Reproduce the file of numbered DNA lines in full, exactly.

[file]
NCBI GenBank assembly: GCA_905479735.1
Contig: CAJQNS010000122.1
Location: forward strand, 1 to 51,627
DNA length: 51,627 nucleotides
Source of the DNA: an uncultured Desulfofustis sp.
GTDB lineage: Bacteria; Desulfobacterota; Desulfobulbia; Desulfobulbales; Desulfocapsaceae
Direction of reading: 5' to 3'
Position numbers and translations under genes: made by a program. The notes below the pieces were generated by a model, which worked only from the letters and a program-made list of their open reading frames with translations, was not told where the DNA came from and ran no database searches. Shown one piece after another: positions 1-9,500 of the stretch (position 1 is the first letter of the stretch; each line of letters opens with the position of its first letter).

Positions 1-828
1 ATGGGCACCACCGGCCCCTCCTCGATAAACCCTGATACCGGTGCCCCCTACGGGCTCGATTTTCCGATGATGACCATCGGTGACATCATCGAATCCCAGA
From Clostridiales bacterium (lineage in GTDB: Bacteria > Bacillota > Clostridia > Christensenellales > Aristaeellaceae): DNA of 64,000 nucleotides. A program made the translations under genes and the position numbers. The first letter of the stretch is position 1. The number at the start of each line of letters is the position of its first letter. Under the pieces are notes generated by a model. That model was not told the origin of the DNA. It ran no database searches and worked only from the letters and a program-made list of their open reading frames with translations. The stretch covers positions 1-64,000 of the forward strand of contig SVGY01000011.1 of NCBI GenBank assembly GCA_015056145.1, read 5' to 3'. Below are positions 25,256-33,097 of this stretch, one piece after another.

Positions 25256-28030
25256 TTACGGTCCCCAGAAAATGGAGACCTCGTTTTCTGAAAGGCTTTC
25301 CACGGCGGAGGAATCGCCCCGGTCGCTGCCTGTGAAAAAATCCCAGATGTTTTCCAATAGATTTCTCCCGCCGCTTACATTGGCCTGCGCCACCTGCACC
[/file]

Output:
NCBI GenBank assembly: GCA_905479735.1
Contig: CAJQNS010000122.1
Location: forward strand, 1 to 51,627
DNA length: 51,627 nucleotides
Source of the DNA: an uncultured Desulfofustis sp.
GTDB lineage: Bacteria; Desulfobacterota; Desulfobulbia; Desulfobulbales; Desulfocapsaceae
Direction of reading: 5' to 3'
Position numbers and translations under genes: made by a program. The notes below the pieces were generated by a model, which worked only from the letters and a program-made list of their open reading frames with translations, was not told where the DNA came from and ran no database searches. Shown one piece after another: positions 1-9,500 of the stretch (position 1 is the first letter of the stretch; each line of letters opens with the position of its first letter).

Positions 1-828
1 ATGGGCACCACCGGCCCCTCCTCGATAAACCCTGATACCGGTGCCCCCTACGGGCTCGATTTTCCGATGATGACCATCGGTGACATCATCGAATCCCAGA
From Clostridiales bacterium (lineage in GTDB: Bacteria > Bacillota > Clostridia > Christensenellales > Aristaeellaceae): DNA of 64,000 nucleotides. A program made the translations under genes and the position numbers. The first letter of the stretch is position 1. The number at the start of each line of letters is the position of its first letter. Under the pieces are notes generated by a model. That model was not told the origin of the DNA. It ran no database searches and worked only from the letters and a program-made list of their open reading frames with translations. The stretch covers positions 1-64,000 of the forward strand of contig SVGY01000011.1 of NCBI GenBank assembly GCA_015056145.1, read 5' to 3'. Below are positions 25,256-33,097 of this stretch, one piece after another.

Positions 25256-28030
25256 TTACGGTCCCCAGAAAATGGAGACCTCGTTTTCTGAAAGGCTTTC
25301 CACGGCGGAGGAATCGCCCCGGTCGCTGCCTGTGAAAAAATCCCAGATGTTTTCCAATAGATTTCTCCCGCCGCTTACATTGGCCTGCGCCACCTGCACC